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Old 24-09-2010, 17:26   #31
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Some people need a new car to drive with a warranty to feel comfortable driving down the road....some of us prefer a good used car and spend the difference on something else...its what makes the world go round and more important what lets you sleep at night that makes the biggest difference..

My lowboy operator had a choice to make a couple years ago after wrecking is Kenworth tractor...60K to rebuild it or 120K for a brand new one....He opted for the later...Many heartaches later with the thing he now wishes he would have rebuilt his old one...A guy just never knows.
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Old 24-09-2010, 18:11   #32
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A small engine in Europe is 4 to 6 thousand EUR (ex. all the handles and bells). Transmission included.

As the engine gets bigger the price gets higher but not directly so. A bigger engine is 'cheaper'.

Now from this point much depends on what you do yourself and what you will pay to be done.

I think when re-powering you will want to replace some parts of the system (shaft seal, bearings, maybe some of the fuel system, etc).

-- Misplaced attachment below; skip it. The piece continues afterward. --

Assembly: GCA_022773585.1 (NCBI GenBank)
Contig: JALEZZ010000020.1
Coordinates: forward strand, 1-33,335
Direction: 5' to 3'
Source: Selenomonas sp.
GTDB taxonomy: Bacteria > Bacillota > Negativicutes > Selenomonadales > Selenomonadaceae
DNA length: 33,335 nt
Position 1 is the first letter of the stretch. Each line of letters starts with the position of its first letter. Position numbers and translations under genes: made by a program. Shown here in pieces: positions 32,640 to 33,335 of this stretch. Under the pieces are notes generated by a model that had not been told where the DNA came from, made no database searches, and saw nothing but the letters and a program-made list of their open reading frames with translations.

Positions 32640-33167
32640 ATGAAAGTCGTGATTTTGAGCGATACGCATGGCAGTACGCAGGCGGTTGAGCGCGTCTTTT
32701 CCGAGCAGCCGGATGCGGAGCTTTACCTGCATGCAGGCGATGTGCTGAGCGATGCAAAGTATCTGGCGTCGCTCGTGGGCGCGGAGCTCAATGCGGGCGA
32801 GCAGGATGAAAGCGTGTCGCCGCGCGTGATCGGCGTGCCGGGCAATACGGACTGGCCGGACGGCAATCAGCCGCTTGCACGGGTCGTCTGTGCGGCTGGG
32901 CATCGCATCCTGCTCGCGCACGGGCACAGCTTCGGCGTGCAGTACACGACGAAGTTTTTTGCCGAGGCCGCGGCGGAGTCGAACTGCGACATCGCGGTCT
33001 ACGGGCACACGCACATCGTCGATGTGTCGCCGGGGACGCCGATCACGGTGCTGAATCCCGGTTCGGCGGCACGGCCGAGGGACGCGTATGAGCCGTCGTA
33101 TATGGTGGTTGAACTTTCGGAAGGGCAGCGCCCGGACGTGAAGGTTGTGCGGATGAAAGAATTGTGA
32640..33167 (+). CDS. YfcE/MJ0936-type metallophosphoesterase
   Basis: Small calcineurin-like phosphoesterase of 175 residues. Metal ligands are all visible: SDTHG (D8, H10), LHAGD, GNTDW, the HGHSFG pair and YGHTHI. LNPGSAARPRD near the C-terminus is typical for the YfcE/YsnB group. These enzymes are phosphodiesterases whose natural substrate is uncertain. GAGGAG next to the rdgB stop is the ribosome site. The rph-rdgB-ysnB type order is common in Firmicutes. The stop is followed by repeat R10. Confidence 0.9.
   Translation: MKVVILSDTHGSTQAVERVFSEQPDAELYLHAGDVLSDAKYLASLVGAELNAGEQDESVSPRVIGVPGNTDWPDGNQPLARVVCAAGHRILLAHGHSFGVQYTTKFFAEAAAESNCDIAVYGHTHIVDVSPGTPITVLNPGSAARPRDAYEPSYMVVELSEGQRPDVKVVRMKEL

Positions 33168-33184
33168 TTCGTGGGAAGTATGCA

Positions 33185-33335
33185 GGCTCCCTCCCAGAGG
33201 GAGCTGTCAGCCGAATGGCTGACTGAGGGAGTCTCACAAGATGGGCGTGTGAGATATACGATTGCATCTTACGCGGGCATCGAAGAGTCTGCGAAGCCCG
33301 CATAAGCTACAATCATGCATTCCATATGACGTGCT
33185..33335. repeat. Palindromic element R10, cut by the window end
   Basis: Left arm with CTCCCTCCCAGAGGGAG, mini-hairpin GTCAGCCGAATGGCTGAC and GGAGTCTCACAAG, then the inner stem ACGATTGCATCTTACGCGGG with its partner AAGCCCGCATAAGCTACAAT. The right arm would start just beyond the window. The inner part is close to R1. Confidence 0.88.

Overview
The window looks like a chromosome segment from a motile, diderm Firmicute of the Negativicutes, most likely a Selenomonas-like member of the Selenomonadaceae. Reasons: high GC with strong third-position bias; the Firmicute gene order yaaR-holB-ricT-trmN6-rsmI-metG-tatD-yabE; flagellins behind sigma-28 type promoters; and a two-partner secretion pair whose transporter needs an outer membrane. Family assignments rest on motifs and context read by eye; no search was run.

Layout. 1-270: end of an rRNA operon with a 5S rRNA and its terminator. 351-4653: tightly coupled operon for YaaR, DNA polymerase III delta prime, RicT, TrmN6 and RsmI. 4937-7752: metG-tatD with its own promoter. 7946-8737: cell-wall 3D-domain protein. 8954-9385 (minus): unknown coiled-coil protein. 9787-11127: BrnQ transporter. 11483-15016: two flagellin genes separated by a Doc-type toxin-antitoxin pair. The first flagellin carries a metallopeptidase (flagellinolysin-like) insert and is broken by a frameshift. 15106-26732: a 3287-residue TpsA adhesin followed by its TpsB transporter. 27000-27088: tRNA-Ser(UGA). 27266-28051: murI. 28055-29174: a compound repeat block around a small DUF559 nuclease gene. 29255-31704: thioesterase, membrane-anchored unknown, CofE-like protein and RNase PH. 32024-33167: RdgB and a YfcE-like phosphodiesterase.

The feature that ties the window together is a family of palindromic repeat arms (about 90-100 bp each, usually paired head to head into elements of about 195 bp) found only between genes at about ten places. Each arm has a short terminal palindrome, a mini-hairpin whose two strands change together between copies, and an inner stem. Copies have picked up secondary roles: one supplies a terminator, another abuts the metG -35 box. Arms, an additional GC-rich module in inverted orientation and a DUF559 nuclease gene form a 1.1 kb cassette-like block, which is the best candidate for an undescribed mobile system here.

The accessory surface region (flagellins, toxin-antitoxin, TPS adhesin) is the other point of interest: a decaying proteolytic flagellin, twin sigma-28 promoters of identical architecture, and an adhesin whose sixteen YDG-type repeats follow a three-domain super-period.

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Old 24-09-2010, 18:24   #33
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I see it different from still raining. There are bunches of considerations. Like how much is coming out to pull the motor. Thats all time and money and then there are periphereal pieces which may need to be replaced on either side new or rebuilt. I got my old perkins out and thought hell Im putting a new engine in after all that work. I did and that was good for me 3 or 4 years now Ive done routine mntc but nothing else. Thats a lot of time saved if something had gone not so well in the rebuild. Damn I love that naturally aspirated Cummins. May not be the right choice for everyone but it sure looks pretty and has had 0 problems.
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Old 24-09-2010, 18:54   #34
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I see it different from still raining. There are bunches of considerations. Like how much is coming out to pull the motor. Thats all time and money and then there are periphereal pieces which may need to be replaced on either side new or rebuilt. I got my old perkins out and thought hell Im putting a new engine in after all that work. I did and that was good for me 3 or 4 years now Ive done routine mntc but nothing else. Thats a lot of time saved if something had gone not so well in the rebuild. Damn I love that naturally aspirated Cummins. May not be the right choice for everyone but it sure looks pretty and has had 0 problems.
Oh I think were closer together then you think mate.....All Ive done is routine maintenance to my 5000 hour John Deere as well...and I know its got another 5000 maintenance only hours left it her..How do I know that...because I've gone over 10,000 hours with sister ships with out a hiccup...